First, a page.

The appendix also has Proto-Uralic, IIRC. --Connel MacKenzie 16:00, 19 December 2006 (UTC)

WT:FWC Protection?

Why in the world did you semi-protect Wiktionary:Featured word candidates? Surely that's a page that should be open to anyone to edit. - dcljr 18:56, 19 December 2006 (UTC)

One too many rollbacks of nonsense, I guess. I don't remember specifically what it was...certainly related to RCpatrol somehow, though. --Connel MacKenzie 23:43, 19 December 2006 (UTC)

I'm coming back

I'm going to start to edit here again but I am going to revert only stuff I know is vandalism. Merry christmas!--J&ME$^P&UL 19:55, 19 December 2006 (UTC)


If I may bother you with one more question again. Is there a sort of process that can be run to determine which pages need translations for spanish, other than just clicking through each single one looking for missing translations?

Thanks Bearingbreaker92 21:51, 20 December 2006 (UTC)

I'll write a one-line program for that when I get back in a couple hours. --Connel MacKenzie 01:37, 21 December 2006 (UTC)
  • See now, if I had a brain, I never would have created /todo6. Now someone is going to request it for French. Then German. Then Dutch. Then Japanese. Then Russian. Then Mandarin Chinese. Then Italian... And doing it this way, I'd have to update each friggin' one monthly.

Because this relies on the XML dumps, it is, of course, already outdated slightly, and therefore slightly inaccurate. It also means that I can't do it simply on the toolserver. Argh. I also don't currently keep my parsed copy of the XML dump on my webserver, so I can't easily make an interface for just any old language.

Anyone have a few extra 300-500GB drives laying around they'd like to "lend" me? --Connel MacKenzie 07:25, 21 December 2006 (UTC)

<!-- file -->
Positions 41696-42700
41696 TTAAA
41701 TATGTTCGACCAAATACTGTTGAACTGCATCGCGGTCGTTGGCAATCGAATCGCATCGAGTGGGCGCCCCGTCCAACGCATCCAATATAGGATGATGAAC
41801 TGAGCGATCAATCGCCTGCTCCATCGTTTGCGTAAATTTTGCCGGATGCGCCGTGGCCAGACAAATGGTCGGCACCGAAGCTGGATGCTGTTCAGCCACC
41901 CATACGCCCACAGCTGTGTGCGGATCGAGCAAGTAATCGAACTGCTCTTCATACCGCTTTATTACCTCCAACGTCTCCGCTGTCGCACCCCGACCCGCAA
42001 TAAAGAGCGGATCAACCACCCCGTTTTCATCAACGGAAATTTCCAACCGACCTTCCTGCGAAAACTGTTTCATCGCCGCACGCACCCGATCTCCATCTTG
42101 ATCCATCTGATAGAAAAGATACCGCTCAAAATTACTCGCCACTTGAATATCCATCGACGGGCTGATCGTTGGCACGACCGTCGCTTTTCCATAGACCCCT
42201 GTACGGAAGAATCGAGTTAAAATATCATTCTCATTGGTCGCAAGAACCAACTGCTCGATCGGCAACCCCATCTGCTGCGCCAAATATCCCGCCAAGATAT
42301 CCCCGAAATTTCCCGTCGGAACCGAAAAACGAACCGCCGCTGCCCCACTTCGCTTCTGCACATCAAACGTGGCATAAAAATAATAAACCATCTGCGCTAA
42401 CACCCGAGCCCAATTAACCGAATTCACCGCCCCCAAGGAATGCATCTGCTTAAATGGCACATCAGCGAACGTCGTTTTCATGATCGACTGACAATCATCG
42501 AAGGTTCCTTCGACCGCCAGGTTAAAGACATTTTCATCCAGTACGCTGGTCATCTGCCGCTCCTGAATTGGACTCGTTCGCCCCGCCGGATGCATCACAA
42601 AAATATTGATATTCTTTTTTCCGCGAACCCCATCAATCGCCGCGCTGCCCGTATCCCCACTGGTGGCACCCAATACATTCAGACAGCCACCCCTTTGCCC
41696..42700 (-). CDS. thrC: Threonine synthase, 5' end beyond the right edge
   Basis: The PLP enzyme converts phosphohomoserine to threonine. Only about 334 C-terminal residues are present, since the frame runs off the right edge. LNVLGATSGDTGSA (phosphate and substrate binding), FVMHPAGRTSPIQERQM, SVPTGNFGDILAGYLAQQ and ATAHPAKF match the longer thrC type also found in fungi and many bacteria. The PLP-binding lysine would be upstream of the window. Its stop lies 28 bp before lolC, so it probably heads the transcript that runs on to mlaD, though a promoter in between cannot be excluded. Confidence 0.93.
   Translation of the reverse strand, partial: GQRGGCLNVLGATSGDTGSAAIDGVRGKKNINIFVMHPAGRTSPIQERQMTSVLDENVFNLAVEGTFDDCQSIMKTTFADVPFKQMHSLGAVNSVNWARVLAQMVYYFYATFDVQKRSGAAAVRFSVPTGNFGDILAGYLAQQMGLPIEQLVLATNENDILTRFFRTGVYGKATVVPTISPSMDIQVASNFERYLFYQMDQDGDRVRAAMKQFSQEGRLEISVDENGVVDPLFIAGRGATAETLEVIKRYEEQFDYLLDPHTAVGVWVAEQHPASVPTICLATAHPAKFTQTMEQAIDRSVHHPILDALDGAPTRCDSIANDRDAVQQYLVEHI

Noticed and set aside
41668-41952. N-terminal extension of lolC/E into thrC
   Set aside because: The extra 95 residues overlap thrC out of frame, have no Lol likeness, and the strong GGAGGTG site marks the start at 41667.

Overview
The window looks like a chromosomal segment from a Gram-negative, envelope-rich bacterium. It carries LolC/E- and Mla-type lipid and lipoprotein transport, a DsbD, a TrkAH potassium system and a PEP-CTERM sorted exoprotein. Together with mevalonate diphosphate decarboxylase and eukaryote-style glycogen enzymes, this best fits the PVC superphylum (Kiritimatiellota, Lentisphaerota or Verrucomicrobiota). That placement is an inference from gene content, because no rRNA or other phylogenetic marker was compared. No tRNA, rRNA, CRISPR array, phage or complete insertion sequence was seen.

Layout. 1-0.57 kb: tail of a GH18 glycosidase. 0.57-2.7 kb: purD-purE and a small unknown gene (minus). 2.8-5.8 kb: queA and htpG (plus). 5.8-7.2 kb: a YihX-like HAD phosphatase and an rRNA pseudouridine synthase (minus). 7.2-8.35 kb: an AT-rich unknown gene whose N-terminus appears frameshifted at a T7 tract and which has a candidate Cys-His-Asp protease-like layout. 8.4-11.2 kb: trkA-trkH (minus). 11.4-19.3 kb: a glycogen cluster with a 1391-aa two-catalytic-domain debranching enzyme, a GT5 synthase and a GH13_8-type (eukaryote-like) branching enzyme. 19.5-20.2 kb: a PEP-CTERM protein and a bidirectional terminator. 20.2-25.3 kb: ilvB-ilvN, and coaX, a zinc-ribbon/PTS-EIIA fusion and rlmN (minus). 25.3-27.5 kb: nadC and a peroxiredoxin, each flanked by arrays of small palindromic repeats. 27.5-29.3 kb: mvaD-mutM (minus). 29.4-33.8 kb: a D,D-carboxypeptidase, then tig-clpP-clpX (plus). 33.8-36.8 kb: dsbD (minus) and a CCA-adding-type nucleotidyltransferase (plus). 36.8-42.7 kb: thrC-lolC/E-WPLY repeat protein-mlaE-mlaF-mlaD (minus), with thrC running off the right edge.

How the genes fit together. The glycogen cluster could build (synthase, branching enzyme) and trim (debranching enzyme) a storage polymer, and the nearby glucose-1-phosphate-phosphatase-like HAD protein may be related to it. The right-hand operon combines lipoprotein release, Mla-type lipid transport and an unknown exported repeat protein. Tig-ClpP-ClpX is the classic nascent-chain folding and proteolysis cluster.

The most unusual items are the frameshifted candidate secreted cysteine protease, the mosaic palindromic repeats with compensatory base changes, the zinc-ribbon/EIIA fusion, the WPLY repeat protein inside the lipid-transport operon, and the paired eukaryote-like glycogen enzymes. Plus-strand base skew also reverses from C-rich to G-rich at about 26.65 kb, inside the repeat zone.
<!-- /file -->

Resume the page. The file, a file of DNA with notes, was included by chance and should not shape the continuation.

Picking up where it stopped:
Yeah I noticed that a few translations were already done. Also, theres some parts that cannot be translated. There is probably a better way to do this, I'll discuss it somewhere else on the wiki and get other people's input.

Bearingbreaker92 19:07, 21 December 2006 (UTC)

Just curious ... how big is the parsed copy you use? The XML (uncompressed) is 324 MB, and it takes my (slow, bought for the really big screen size ;-) laptop about 4 minutes to rip through it each time I want something. If the space was a problem I'd keep it in bz2 and decompress on the fly, but that would double the CPU on a pass. Robert Ullmann 20:59, 21 December 2006 (UTC)
Parsed into my MUMPS database, it is about 204 MB and takes almost 30 seconds to traverse the full-text. The decompressed bz2 is 396,220,069 bytes before I parse it. The internal compression is mostly invisible. The MUMPS learning curve is quite significant (relatively speaking.) --Connel MacKenzie 21:14, 21 December 2006 (UTC)
You mean real, actual MUMPS? I haven't seen that since the '70s (PDP-11s ;-) ... wow! Robert Ullmann 21:31, 21 December 2006 (UTC)
Yup. Until something better comes along, there are a lot of systems that rely on it. Healthcare and finance backbones live and breathe MUMPS, still. It is weird to occasionally edit a routine that is over thirty years old. Haven't touched a PDP in about 15 years. (But then again, I think the last PDPs I touched are still running without having been rebooted more than once or twice, in that time. :-)   --Connel MacKenzie 21:45, 21 December 2006 (UTC)


I would ask you not to blank perfectly valid etymological entries as you did at haglaz (formerly *haglaz). Dbachmann 10:23, 21 December 2006 (UTC)

I reverted this again. The content is where it belongs, at Appendix:Proto-Germanic *haglaz. Robert Ullmann 11:36, 21 December 2006 (UTC)
Reverted yet again. Blocked Dbachmann one hour while I cleaned it up; protected *haglaz and haglaz. He says he is a WP sysop, how can he be this clueless? I just don't get it. Robert Ullmann 13:21, 21 December 2006 (UTC)
On WP, they call that w:WP:POINT. I'd believe that being a WP sysop tends to encourage such misbehavior; their policies revolve around "notability" not "attestation." Some Wikipedians "get it" (the fact that these are very different projects) while others don't. It is sad, but I strongly agree with the block. --Connel MacKenzie 15:20, 21 December 2006 (UTC)